Operator: Good morning and thank you for joining Bank of Marin Bancorp Earning Call for the Fourth Quarter ended December 31, 2023. I’m Yahaira Garcia-Perea, Marketing and Corporate Communications Manager for Bank of Marin. During the presentation, all participants will be in a listen-only mode. After the call, we will conduct a question-and-answer session. Joining us on the call today are Tim Myers, President and CEO, and Tani Girton, Executive Vice President and Chief Financial Officer. Our earnings press release and supplementary presentation, which we issued this morning, can be found in the investor relations portion of our website at bankofmarin.com, where this call is also being webcast. Closed captioning is available during the live webcast, as well as on the webcast replay. Before we get started, I want to note that we will be discussing some non-GAP financial measures. Please refer to the reconciliation table in our earnings press release for both GAAP and non-GAAP measures. Additionally, the discussion on this call is based on information we know as of Friday, January 26, 2024, and may contain forward-looking statements that involve risks and uncertainties. Actual results may differ materially from those set forth in such statements. For discussion of these risks and uncertainties, please review the forward-looking statements disclosure in our earnings press release, as well as our SEC filings. Following our prepared remarks, Tim, Tani, and our Chief Credit Officer, Misako Stewart, will be available to answer your questions. And now, I’d like to turn the call over to Tim Myers.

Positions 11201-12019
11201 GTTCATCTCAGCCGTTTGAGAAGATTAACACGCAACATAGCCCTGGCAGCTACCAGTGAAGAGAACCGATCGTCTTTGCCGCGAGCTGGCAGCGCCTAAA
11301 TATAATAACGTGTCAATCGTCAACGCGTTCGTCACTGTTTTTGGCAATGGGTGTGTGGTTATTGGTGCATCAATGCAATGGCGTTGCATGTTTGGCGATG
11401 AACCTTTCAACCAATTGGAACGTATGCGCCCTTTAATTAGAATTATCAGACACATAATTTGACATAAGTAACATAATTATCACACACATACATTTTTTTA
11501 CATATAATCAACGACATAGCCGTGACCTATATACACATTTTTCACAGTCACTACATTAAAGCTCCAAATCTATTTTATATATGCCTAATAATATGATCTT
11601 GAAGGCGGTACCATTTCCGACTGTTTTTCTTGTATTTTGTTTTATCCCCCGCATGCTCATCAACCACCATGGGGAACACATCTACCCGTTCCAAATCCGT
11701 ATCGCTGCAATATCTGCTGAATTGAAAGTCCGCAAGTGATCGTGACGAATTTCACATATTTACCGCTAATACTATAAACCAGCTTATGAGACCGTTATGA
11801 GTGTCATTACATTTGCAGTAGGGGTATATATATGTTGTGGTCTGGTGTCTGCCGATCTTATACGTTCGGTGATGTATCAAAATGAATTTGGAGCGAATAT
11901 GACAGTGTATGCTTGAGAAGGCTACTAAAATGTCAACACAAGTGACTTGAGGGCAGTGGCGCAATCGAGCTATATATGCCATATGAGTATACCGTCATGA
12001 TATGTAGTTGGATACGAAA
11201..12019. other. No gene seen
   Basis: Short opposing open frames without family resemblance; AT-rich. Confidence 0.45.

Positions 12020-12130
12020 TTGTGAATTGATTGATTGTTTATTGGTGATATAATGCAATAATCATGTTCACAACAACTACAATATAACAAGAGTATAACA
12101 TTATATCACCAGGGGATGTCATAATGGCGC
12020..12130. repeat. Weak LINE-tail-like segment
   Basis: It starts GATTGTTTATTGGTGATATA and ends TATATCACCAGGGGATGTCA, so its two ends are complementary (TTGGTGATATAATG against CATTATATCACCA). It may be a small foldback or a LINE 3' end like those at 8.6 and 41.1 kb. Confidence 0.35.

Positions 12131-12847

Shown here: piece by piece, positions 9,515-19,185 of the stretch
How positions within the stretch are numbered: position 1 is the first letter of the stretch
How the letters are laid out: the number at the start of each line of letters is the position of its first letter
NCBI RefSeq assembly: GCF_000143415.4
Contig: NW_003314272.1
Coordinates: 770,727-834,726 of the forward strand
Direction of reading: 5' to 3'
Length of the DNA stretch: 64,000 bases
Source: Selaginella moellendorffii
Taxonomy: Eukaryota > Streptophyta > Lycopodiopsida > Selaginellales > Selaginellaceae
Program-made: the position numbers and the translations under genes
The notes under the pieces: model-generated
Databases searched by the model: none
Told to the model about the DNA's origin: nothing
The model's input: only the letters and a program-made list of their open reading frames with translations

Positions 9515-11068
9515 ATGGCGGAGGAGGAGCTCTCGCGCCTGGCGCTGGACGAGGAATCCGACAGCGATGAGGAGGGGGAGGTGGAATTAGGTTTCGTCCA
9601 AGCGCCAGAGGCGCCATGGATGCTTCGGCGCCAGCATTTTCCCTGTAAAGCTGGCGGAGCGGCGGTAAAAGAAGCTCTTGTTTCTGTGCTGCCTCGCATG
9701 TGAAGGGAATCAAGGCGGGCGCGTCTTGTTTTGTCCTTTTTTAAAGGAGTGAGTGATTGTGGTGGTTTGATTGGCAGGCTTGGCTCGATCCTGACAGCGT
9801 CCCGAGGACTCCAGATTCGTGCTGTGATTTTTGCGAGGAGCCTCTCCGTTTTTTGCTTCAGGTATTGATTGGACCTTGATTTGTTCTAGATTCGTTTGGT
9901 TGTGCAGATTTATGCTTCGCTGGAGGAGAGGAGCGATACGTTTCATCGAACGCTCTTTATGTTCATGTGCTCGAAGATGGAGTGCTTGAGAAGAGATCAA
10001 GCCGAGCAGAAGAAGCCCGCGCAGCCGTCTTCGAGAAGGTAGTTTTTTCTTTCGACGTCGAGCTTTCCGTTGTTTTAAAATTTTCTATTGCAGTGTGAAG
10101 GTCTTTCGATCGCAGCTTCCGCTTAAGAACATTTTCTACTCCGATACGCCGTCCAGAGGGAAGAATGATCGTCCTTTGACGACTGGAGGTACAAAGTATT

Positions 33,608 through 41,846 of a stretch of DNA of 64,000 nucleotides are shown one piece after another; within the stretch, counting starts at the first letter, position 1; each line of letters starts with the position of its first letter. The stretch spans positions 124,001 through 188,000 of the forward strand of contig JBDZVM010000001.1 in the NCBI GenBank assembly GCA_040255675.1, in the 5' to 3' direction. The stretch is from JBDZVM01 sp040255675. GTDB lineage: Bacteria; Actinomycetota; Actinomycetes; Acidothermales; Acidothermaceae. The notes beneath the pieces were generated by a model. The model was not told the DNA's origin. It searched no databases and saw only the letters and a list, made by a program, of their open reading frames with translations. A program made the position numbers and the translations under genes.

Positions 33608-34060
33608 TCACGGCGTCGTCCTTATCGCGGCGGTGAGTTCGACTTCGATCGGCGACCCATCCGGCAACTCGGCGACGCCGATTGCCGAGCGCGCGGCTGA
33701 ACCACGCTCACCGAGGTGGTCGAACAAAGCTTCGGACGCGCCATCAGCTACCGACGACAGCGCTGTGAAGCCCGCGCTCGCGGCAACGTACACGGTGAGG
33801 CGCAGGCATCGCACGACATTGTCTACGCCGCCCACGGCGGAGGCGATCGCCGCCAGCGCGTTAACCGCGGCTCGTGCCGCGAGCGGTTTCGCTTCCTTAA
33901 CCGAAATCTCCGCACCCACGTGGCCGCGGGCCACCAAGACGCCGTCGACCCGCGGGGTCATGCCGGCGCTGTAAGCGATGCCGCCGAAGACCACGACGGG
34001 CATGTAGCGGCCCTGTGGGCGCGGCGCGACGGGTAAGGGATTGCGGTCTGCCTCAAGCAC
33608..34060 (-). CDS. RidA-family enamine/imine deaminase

Tim Myers: Thank you, Yahaira. Good morning, everyone, and welcome to our fourth quarter and full-year earnings call. I’d like to begin by providing a high-level overview of our financial results. During the fourth quarter, we took several actions to further bolster our balance sheet that contributed to improvement in our pre-tax, pre-provision income, excluding losses on security sales, in the quarter as well as laid the foundation for improved earnings growth in 2024. First we strategically repositioned our balance sheet by divesting lower yielding securities and further reducing our short-term borrowings. While the loss generated on the security sales lowered our earnings, we directed the proceeds toward new loan originations and repayment of borrowings to accelerate margin improvement in the coming quarters. These actions countered the adverse impact of increased funding costs and supported our net interest margin expansion during the quarter. We believe that our current interest rate risk position will better support increased profitability in the year ahead as we navigate the potential higher for longer interest rate environment. Second, in keeping with our long established conservative approach to credit administration, we continue to proactively identify potentially vulnerable loans and during the fourth quarter, created specific reserves for select loans dealing with idiosyncratic issues that have exhibited extended periods of weakness. Specifically, we added to our provision for credit losses in the quarter, contributing to the increase in the allowance to 1.2% of total loans, compared to 1.16% for the prior quarter. Overall, credit quality remains strong with non-accrual loans standing at just 0.39% of our total loans at quarter end. Additionally, classified loans declined during the quarter and comprised 1.56% of total loans and improvement from 1.9% at the end of Q3. We believe it is wise to conservatively address possible challenges early and proactively. This includes exiting relationships, evaluating loans with unique characteristics individually, or pursuing other credit enhancement opportunities on potentially problematic loans. We remain highly selective and committed to strong asset quality amid economic uncertainty and the likelihood that interest rates will remain elevated this year. During the quarter, our lending teams continue to build momentum, further developing relationships with our clients, and finding compelling new opportunities to grow originations as we cultivate and build a more diversified loan portfolio. Our loan originations improved from $22.7 million in Q3 to $53.8 million in Q4 and were largely offset by payoffs, scheduled repayments, and strategic exits and certain lending relationships as part of our risk management process. Overall, this left total loans for the quarter essentially flat. Still, rates on loans we originated were 175 basis points higher than those paid off, helping provide margin support. We are positioning the overall portfolio for modest growth in the year ahead. Non-owner occupied commercial real estate loans made up 73% of total classified loans at year-end, up modestly from the prior quarter as we carefully monitor vacancy rates in the office sector. Our non-owner occupied office portfolio is diverse and consists of 153 loans with an average loan size of $2.4 million, the largest loan being $16.9 million. The weighted average loan to value was 59% and the weighted average debt service coverage ratio was 1.6 times based on our most recent data. Our office CRE book in San Francisco represents just 3% of total loan portfolio and 6% of our total non-owner occupied CRE portfolio. Just to reiterate, we are continually looking for ways to enhance our collateral on potentially problematic credits, including working with our borrowers to secure additional collateral and/or revised credit terms, all with the view of minimizing the risk of future credit losses. Now turning to deposits. We continue to successfully attract new clients and deepen ties with existing customers to support our funding base. While deposits grew over the past two quarters, our deposits in Q4 declined moderately mostly due to activity from clients executing typical seasonal and year-end business transactions. Since year-end, deposits have increased by as much as $104 million during January, which illustrates the impact normal large fluctuations can have on the daily balances due to our high level of operating accounts and why we maintain such high levels of liquidity. Additionally, we saw some customers move cash into alternative investments to capture higher returns, some of which were directed to our own wealth management group. Non-interest-bearing deposits at year-end remain strong at 44% of total deposits, and a majority of the non-interest-bearing outflows align with the same customer business activities we saw with overall deposits. Our average cost of deposits increased 21 basis points in the fourth quarter to only 1.15% continuing the deceleration of the last quarter. We believe we are appropriately competitive on deposit pricing, while maintaining a strong core deposit franchise and excellent customer relationships through exceptional service and our local market expertise. As many of you know well, our overall cost of funds has historically trended well below pure averages, reflecting our long-term approach to customer engagement. We prove our value to customers with a robust suite of products and services rather than competing on price alone. Importantly, as we pursue improved profitability, we also remain highly focused on expense management. Our fourth quarter non-interest expenses declined 2% from the prior quarter. With respect to liquidity and capital, we continue to maintain high levels of both. Security sales during the quarter reduced our capital sensitivity to rising interest rates. Our total risk-based capital ratio improved to 16.89% at year-end, compared to 16.56% at September 30. The 31% improvement in AOCI raised tangible common equity to 9.73% of tangible assets. Total available liquidity of approximately $2 billion at year-end consisted of cash, unencumbered securities and borrowing capacity. Importantly, our liquidity covers all of our uninsured deposits by over 210%. Uninsured deposits declined by a percentage point from the prior quarter and stood at 28% of our total deposits as of December 31. In summary, we made important progress on both sides of our balance sheet in the fourth quarter and throughout the second-half of 2023, aggressively taking strategic measures to drive profitability in the quarters ahead. With that, I’ll turn the call over to Tani to discuss our financial results in greater detail.